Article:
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'Not so fast,' says anti-nuclear group 

The political action group that successfully challenged PG&E's government-approved permits to construct a uranium storage facility on the Central Coast warned the Nuclear Regulatory Commission this week not to rush through its court-ordered terrorism review.

Last year in San Francisco, Mothers for Peace won a bid to invalidate the permits to load two decades' worth of spent fuel into a cluster of dry storage casks behind Diablo Canyon. On Jan. 16, the group prevailed again when the U.S. Supreme Court upheld the ruling of the lesser appeals court. Now, Mothers for Peace is cautioning the NRC not to let the utility's timetables trump a thorough review of the possible environmental effects of a terrorist attack on the plant.

Regional NRC spokesman Victor Dricks didn't return phone calls as of press time, but has expressed in the past that the commission will not comment on ongoing litigation.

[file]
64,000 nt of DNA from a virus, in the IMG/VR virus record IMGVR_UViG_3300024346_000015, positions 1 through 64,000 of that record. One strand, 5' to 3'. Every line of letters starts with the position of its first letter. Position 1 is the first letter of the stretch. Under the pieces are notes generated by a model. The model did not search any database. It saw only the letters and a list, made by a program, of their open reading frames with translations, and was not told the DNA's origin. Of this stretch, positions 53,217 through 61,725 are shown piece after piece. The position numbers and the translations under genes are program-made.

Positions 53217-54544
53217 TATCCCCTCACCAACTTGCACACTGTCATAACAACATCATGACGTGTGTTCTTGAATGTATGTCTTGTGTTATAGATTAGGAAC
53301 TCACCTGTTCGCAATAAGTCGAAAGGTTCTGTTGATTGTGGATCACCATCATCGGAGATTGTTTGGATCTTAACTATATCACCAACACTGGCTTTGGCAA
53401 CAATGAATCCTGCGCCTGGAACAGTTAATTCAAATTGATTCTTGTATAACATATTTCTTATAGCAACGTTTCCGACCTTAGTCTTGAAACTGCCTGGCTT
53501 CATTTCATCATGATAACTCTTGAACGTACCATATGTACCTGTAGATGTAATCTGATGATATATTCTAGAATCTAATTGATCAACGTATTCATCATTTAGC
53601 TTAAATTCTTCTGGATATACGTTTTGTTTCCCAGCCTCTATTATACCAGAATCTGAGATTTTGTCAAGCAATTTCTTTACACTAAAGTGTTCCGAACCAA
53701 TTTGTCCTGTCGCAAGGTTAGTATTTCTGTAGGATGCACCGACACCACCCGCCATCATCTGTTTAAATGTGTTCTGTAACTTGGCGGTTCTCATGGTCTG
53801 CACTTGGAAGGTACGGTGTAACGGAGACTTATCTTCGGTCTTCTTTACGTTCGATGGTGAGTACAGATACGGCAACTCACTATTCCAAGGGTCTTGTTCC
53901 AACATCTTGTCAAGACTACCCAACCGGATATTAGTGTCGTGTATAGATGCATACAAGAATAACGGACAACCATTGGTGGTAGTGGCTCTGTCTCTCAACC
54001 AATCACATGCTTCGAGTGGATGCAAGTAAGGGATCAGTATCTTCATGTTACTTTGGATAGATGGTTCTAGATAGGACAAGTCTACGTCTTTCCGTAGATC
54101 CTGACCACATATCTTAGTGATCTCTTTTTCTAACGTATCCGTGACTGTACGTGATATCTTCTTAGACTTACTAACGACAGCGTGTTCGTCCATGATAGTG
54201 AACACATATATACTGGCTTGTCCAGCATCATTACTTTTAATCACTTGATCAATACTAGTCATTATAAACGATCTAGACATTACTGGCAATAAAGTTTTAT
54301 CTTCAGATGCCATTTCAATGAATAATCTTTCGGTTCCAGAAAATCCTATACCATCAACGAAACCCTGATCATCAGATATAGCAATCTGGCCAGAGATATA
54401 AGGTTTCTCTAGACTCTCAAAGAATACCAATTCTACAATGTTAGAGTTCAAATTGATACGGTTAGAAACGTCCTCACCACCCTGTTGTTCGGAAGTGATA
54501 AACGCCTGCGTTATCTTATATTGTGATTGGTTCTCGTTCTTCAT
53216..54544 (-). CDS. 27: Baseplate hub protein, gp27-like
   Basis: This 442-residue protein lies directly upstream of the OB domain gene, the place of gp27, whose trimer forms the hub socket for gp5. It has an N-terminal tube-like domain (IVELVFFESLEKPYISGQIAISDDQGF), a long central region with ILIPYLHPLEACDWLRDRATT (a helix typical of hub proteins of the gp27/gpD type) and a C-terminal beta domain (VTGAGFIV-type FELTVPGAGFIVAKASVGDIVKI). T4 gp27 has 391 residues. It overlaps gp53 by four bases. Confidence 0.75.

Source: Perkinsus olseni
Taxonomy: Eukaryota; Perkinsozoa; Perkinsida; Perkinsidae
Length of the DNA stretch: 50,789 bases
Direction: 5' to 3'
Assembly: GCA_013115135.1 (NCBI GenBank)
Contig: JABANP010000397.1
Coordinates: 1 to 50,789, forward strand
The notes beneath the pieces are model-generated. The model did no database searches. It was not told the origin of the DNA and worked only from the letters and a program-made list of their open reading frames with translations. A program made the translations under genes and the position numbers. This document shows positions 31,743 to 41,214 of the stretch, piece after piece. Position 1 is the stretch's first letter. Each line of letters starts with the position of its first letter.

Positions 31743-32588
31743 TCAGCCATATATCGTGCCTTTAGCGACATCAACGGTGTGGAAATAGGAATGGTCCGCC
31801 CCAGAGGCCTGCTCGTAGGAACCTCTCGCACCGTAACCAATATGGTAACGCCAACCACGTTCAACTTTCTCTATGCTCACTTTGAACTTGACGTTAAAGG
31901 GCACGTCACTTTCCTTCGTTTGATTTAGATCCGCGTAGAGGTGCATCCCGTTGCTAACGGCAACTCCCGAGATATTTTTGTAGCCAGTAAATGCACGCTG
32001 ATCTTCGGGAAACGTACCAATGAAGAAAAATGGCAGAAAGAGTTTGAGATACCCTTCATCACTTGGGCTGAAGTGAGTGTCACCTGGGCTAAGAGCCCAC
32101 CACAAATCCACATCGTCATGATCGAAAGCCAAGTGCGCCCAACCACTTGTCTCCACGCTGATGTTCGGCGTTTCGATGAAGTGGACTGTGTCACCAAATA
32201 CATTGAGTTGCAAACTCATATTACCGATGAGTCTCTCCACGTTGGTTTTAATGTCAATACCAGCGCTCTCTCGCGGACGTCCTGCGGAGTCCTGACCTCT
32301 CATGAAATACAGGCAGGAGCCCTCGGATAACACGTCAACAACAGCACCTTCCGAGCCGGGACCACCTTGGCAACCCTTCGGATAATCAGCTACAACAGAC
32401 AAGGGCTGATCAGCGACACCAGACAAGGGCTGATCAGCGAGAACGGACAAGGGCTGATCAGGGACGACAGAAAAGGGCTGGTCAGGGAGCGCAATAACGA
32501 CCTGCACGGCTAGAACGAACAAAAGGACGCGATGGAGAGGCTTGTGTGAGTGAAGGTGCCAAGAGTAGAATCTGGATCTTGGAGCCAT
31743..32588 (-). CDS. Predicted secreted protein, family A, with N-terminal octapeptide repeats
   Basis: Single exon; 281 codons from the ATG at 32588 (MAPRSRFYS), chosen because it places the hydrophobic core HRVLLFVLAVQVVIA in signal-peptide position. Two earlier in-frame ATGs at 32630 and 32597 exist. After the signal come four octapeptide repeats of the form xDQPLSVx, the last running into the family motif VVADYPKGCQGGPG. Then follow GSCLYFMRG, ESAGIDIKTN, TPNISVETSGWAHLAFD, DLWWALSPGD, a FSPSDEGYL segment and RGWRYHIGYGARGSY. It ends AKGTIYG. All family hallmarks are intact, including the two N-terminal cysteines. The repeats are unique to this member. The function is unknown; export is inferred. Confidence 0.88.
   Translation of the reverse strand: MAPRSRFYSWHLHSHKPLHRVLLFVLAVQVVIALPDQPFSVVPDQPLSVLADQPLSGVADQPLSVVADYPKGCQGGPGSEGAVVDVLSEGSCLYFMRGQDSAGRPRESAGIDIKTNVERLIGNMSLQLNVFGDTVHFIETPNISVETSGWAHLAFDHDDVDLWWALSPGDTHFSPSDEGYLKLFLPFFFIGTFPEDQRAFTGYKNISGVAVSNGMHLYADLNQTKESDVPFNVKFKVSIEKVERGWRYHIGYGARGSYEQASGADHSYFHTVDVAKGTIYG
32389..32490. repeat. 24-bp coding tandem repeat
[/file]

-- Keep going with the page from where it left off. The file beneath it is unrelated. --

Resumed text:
Mothers for Peace's caution came after PG&E formally petitioned the NRC to process the study with all due diligence. Due to ongoing delays in construction of a national spent fuel repository in Nevada and an on-site storage pool that is nearly full, the corporate operator of the 2,200-megawatt nuclear giant must soon start filling the casks or silence the reactors.

Mothers for Peace leaders were disturbed by what they saw as construction schedules taking priority over public safety.

"If safety was the priority, PG&E would have stopped construction of the dry cask storage facility when the Ninth Circuit Court ordered the NRC to study the environmental effects of terrorism [back in June]," Mothers for Peace organizer Jane Swanson said.

Mothers for Peace believes that the dry storage casks clustered on a hill and protected by a berm present too juicy of a target for terrorist attack and that the current facility design falls short in guarding against a radiation leak.

"It's in the hands of the Nuclear Regulatory Commission to determine what needs to be done," PG&E spokesman Jeff Lewis said. "We believe the security requirements for those used fuel containers are more than adequate."

 

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